It was in August 2017 that he finally decided to step down as the Captain of the side, with Faf du Plessis assuming the responsibility. In hindsight, the seeds of his recent decision were sown right then. For if ABD was sure of playing the next World Cup, he would have probably retained the captaincy.
Last month as well, de Villiers started giving clues that he was considering walking away. Conveying that he had a few things on his mind, ABD said, "I'm taking it one game at a time. My ultimate dream is not to win a World Cup. I've changed my mindset. I feel it will be nice to win it, it'll be a bonus, but if I don't, it's not going to define my career. I've committed to all three formats last season and I loved every second of it. I'll take it one game at a time from here on."
And here was the biggest catch. It was always ‘everything or nothing’ for AB. So, if he could not continue playing the longest format of the game, he decided that he won’t play the shorter ones either.
"It would not be right for me to pick and choose where, when and in what format I play for the Proteas. For me, in the green and gold, it must be everything or nothing,” the legend said.
The art of letting go
When you have stayed at the zenith for the longest time, it is really hard to let go. Even the greats of the game have found it hard to accept that their glory years at the international level are behind them.
Kapil Dev dragged on for matches with the sole objective of breaking Richard Hadlee's then standing record for the most Test wickets. Even after being the best batsman of his era, Sachin Tendulkar kept playing despite a significant drop in his average at the fag end of his career.
From the current crop, Yuvraj Singh has been finding it hard to hang his boots despite it having become clear that he is probably not even half the batsman that he once used to be.
Be that as it may, ABD was never the one to care for records. When he decided to move on, he stood just a little more than 500 runs short of 10,000 ODI runs. Any other cricketer would have always had a temptation to play on and achieve the milestone, but ABD is called a great for good reason.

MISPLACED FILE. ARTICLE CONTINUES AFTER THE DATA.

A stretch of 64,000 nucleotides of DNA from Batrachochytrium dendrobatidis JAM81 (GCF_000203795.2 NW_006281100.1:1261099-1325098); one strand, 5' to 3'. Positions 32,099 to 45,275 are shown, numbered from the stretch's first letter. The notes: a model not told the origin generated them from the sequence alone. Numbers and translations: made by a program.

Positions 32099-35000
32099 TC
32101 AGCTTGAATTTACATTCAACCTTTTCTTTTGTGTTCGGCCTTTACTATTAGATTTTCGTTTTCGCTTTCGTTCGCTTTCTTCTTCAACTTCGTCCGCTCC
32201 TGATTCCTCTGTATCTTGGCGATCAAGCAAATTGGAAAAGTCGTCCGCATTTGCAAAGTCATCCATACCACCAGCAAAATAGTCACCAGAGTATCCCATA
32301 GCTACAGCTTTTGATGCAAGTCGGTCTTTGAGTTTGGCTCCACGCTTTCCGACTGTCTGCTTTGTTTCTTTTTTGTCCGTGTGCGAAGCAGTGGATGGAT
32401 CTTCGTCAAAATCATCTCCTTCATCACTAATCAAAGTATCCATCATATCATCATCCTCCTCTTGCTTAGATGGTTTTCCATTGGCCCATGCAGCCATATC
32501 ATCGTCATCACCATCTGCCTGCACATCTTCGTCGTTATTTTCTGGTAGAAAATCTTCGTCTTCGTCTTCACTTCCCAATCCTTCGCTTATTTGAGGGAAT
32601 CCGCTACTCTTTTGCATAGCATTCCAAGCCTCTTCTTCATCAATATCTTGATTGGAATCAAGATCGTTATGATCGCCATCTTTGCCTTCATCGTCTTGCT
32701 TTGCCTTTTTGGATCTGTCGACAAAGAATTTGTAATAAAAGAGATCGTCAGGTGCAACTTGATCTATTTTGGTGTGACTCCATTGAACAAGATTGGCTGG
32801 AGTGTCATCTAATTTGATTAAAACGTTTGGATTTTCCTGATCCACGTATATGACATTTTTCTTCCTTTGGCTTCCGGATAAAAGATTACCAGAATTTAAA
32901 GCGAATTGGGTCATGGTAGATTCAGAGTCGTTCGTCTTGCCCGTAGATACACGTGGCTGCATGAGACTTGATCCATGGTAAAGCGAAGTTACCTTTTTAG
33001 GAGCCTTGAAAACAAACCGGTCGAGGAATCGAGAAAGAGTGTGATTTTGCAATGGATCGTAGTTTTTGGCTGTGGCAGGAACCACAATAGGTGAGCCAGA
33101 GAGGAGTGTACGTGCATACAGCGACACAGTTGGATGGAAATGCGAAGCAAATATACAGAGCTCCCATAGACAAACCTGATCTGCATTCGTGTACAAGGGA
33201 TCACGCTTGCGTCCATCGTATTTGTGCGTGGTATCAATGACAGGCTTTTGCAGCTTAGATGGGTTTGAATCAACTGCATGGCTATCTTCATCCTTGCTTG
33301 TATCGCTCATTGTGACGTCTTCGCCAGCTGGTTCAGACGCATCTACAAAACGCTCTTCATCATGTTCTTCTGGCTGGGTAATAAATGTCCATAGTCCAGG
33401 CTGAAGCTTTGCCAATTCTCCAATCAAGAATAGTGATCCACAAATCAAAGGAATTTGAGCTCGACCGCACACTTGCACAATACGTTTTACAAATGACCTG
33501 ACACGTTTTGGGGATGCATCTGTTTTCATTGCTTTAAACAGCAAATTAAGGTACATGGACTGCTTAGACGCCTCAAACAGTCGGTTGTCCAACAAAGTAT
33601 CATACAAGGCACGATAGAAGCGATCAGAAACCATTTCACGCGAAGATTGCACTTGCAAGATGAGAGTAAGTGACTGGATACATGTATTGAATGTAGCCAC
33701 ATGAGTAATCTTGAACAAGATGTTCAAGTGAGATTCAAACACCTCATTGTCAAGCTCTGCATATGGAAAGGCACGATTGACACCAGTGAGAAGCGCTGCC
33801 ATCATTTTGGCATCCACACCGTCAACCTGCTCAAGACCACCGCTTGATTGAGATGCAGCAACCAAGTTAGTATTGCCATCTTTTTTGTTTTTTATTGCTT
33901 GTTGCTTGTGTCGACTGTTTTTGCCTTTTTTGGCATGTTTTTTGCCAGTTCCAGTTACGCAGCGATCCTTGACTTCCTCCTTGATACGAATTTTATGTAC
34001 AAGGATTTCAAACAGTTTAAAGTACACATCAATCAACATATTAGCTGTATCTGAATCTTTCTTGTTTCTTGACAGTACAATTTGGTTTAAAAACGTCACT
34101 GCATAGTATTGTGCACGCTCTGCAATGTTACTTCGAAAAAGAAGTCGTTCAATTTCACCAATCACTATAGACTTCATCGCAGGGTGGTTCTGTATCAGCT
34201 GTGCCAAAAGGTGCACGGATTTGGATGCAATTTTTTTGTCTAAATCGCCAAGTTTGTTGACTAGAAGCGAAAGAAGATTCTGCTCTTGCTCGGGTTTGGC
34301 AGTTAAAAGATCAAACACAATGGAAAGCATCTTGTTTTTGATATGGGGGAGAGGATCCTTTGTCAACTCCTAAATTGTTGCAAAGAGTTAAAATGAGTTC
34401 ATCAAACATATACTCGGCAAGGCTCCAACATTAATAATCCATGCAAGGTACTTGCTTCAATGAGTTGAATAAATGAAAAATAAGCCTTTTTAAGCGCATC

The 2019 World Cup too, is just around the corner. How many International cricketers would have had the heart to call it a day just a year before the big event? And that too, when the man was playing well and had no screaming injuries. But still, he must have known that it was time to quietly step aside.
And it’s not a trait that the 34-year old has picked up recently. Even in his early days, when he had played 98 Tests on a trot and was just 2 short of 100, ABD drew back from the series against Bangladesh in 2015, taking a paternity leave.
South African cricket is not going through the best of times. They may have defeated Australia in the recent Test series but all is certainly not well with the Protea set up. A monster that is raising its head time and again is the Kolpak deal.
Some time back, Riley Rousseau and Kyle Abbott ditched the team for financial stability and signed the lucrative deal. Given that his former teammate Morne Morkel had just called it quits from International cricket, only to subsequently sign a 2-year long Kolpak deal, de Villiers made no bones about his decision.
"It's not about earning more somewhere else, it's about running out of gas and feeling that it is the right time to move on,” he categorically stated.
In fact, he went a step further to set the right example for the youngsters and committed to being available for the Titans in domestic cricket. “I have no plans to play overseas, in fact, I hope I can continue to be available for the Titans in domestic cricket.” Instagram post
However, the Indian fans can afford to take a sigh of relief as the Royal Challengers Bangalore franchise has assured that ABD would be seen in action in IPL 2019.
On the whole, ABD surprised one and all with his imperious batting and his groundbreaking shot making. When he finally decided to hang his boots from International cricket, it is only fair that he signed off in trademark style as gaping fans looked on.
© Cricket World 2018